When you take on too much at once or push yourself too hard, it’s all too easy to become burned out from something you once were genuinely passionate about. But losing that spark of motivation and enjoyment doesn’t always equal burnout, nor does it always mean you have to abandon that passion forever.
While it’s entirely possible you might actually be burned out, it’s also possible your processes — that is, your productivity systems and habits — are simply outdated and no longer serving you the way they should.
You might need to step away. Or you might need a process update to get you back on track and motivated again.
So let’s talk about the similarities and differences between being burned out and having outdated processes, and how to deal with both.
What’s the (Actual) Problem?
Before you can address what’s causing you to feel burned out and stuck in one place, it’s important to understand what you’re actually experiencing. Is it burnout? Or do you just need to update your old, no-longer-useful processes?
Chances are, if you’re reading this, you suspect you might be burned out. You’re probably feeling overwhelmed, tired of your job, and like you’ve lost sight of why you started in the first place. Your everyday tasks feel exhausting, and maybe even pointless.
These are all common signs of being burned out, but they aren’t the only signs. In some cases, burnout can even mimic symptoms of depression. However, burnout is typically triggered by one specific stressor, and it’s almost always work-related.
To identify burnout, try to notice if your feelings of exhaustion, demotivation, and other physical signs of stress tend to show up in relation to your job specifically, and not in relation to other areas of your life.
Identifying Outdated Processes
Let me preface this by saying that having outdated processes and being burned out aren’t necessarily mutually exclusive. In fact, having outdated processes that are keeping you from being efficient and effective could be adding to or even causing your burnout.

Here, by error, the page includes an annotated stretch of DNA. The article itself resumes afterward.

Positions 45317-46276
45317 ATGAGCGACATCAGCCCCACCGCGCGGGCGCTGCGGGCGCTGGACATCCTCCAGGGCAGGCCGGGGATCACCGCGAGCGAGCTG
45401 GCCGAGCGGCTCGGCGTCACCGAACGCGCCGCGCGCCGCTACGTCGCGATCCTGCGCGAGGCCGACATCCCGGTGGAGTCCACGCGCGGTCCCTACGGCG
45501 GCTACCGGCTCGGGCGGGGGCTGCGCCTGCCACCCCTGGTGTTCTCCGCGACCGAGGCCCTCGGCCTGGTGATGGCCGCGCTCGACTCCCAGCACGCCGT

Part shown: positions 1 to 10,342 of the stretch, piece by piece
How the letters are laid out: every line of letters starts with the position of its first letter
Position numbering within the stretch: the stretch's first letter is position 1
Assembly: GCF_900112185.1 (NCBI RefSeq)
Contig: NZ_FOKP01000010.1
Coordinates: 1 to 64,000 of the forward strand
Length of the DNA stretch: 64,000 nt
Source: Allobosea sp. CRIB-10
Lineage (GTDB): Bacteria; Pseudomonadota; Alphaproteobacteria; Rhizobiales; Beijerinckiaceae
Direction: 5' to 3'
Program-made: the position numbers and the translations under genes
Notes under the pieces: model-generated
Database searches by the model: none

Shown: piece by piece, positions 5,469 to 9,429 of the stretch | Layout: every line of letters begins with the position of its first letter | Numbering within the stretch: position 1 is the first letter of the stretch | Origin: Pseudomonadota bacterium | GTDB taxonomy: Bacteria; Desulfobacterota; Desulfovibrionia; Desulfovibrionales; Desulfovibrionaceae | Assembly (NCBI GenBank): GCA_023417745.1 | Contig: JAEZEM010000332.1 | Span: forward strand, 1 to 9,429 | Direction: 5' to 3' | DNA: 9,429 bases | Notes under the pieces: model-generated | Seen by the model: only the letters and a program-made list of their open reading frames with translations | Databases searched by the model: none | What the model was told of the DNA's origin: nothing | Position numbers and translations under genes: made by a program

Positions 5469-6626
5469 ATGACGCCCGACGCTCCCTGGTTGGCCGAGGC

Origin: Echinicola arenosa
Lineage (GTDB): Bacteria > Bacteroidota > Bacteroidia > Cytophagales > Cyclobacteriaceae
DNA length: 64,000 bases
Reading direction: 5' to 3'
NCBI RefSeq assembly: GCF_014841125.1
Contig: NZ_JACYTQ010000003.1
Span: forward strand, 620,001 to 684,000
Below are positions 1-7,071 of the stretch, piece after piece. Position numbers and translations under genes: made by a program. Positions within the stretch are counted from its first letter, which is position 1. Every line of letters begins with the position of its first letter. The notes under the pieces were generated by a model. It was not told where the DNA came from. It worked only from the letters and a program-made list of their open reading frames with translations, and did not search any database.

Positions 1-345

When your processes — by which I mean your routines, habits or habit systems, and so on — are outdated, you end up doing the same things over and over again to seemingly no purpose. You may still have the same end goal in sight or the same passion for what you’re doing. But you feel like you’re making absolutely zero progress towards it — and you may not even know why.
To begin identifying outdated processes, ask yourself if making your job or daily routines easier and more efficient would help restore your enjoyment and motivation, even if you aren’t sure yet what needs to change to achieve that efficiency.
What Do I Do About It?
Now that you have an idea of the underlying problem you’re dealing with, it’s time to fix it. That said, keep in mind that neither burnout nor outdated processes are going to have a quick-fix kind of solution. It will take work — but you can get through it.
What to Do if You’re Burned Out
If you’re able, try to take a step back from the work that is causing you to feel burned out. Sometimes this can be a temporary step back, where you put that work aside for a while, remove yourself from the environment, and then return after you’ve had a chance to decompress and refresh your motivation.